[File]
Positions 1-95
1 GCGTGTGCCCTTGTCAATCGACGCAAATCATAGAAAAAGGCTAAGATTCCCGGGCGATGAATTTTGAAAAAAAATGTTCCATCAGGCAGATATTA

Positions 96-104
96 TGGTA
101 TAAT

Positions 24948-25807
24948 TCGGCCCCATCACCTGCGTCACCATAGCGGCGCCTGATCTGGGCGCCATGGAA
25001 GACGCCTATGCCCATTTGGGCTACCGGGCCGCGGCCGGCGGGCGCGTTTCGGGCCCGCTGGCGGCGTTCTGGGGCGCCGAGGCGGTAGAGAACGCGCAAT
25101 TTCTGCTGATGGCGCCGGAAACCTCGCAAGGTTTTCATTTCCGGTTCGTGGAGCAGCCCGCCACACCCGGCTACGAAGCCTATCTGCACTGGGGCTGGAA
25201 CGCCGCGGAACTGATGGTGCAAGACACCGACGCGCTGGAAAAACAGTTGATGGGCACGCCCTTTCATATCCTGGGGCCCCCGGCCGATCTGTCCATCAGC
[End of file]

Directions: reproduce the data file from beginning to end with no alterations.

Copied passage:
Positions 1-95
1 GCGTGTGCCCTTGTCAATCGACGCAAATCATAGAAAAAGGCTAAGATTCCCGGGCGATGAATTTTGAAAAAAAATGTTCCATCAGGCAGATATTA

Positions 96-104
96 TGGTA
101 TAAT

Positions 24948-25807
24948 TCGGCCCCATCACCTGCGTCACCATAGCGGCGCCTGATCTGGGCGCCATGGAA
25001 GACGCCTATGCCCATTTGGGCTACCGGGCCGCGGCCGGCGGGCGCGTTTCGGGCCCGCTGGCGGCGTTCTGGGGCGCCGAGGCGGTAGAGAACGCGCAAT
25101 TTCTGCTGATGGCGCCGGAAACCTCGCAAGGTTTTCATTTCCGGTTCGTGGAGCAGCCCGCCACACCCGGCTACGAAGCCTATCTGCACTGGGGCTGGAA
25201 CGCCGCGGAACTGATGGTGCAAGACACCGACGCGCTGGAAAAACAGTTGATGGGCACGCCCTTTCATATCCTGGGGCCCCCGGCCGATCTGTCCATCAGC